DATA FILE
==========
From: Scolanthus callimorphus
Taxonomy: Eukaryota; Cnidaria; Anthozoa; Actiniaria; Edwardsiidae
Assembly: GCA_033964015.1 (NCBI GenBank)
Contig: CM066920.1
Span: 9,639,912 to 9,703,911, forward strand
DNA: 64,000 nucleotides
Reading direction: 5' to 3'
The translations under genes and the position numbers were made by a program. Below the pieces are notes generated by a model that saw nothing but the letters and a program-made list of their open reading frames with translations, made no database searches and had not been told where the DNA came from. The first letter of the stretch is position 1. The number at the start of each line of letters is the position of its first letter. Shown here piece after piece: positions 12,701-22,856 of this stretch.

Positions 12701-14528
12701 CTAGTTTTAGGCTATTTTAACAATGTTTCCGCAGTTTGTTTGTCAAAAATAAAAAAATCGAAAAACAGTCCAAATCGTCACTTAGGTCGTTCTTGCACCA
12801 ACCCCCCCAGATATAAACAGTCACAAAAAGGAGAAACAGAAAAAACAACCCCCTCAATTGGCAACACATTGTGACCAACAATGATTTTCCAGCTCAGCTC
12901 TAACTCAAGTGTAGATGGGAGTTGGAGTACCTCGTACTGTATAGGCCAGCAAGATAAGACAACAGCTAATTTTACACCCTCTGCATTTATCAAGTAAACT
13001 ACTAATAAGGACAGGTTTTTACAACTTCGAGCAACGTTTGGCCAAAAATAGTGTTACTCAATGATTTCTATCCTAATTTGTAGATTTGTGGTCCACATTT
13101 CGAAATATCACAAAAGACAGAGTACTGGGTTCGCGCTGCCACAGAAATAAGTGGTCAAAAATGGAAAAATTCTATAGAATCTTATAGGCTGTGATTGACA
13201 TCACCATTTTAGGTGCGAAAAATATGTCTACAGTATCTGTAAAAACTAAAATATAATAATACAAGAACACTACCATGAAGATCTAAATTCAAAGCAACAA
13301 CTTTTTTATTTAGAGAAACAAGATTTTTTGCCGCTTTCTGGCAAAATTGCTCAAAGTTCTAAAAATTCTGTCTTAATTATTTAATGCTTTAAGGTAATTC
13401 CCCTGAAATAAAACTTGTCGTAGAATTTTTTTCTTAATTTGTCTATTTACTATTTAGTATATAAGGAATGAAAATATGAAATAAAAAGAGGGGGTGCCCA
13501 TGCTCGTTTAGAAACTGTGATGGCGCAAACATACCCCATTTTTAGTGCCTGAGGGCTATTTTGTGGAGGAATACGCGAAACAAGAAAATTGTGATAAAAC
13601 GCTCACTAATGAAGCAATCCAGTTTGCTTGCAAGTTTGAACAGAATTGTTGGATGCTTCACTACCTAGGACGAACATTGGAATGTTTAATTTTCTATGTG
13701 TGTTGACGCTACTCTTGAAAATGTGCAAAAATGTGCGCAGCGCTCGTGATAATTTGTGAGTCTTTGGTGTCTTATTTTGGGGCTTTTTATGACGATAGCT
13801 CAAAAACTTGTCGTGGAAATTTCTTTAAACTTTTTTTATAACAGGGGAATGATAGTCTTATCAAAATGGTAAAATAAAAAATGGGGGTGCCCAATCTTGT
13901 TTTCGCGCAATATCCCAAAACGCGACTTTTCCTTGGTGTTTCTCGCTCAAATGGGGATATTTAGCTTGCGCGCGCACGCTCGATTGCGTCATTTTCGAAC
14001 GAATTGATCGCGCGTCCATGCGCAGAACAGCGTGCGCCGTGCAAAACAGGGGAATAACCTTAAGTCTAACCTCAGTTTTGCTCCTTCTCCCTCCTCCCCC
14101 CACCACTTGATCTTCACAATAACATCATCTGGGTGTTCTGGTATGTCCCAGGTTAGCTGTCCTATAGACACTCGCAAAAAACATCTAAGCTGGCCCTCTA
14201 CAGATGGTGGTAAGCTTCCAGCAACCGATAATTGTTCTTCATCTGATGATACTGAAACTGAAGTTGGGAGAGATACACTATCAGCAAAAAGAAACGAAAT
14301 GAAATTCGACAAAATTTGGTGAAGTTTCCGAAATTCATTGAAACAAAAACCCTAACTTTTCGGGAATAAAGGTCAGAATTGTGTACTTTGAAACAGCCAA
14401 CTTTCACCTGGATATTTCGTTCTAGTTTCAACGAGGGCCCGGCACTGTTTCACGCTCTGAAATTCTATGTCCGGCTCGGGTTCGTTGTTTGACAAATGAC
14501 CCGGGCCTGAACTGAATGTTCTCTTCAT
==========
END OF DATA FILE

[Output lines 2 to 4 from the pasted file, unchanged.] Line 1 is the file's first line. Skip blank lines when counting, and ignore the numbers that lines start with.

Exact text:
Taxonomy: Eukaryota; Cnidaria; Anthozoa; Actiniaria; Edwardsiidae
Assembly: GCA_033964015.1 (NCBI GenBank)
Contig: CM066920.1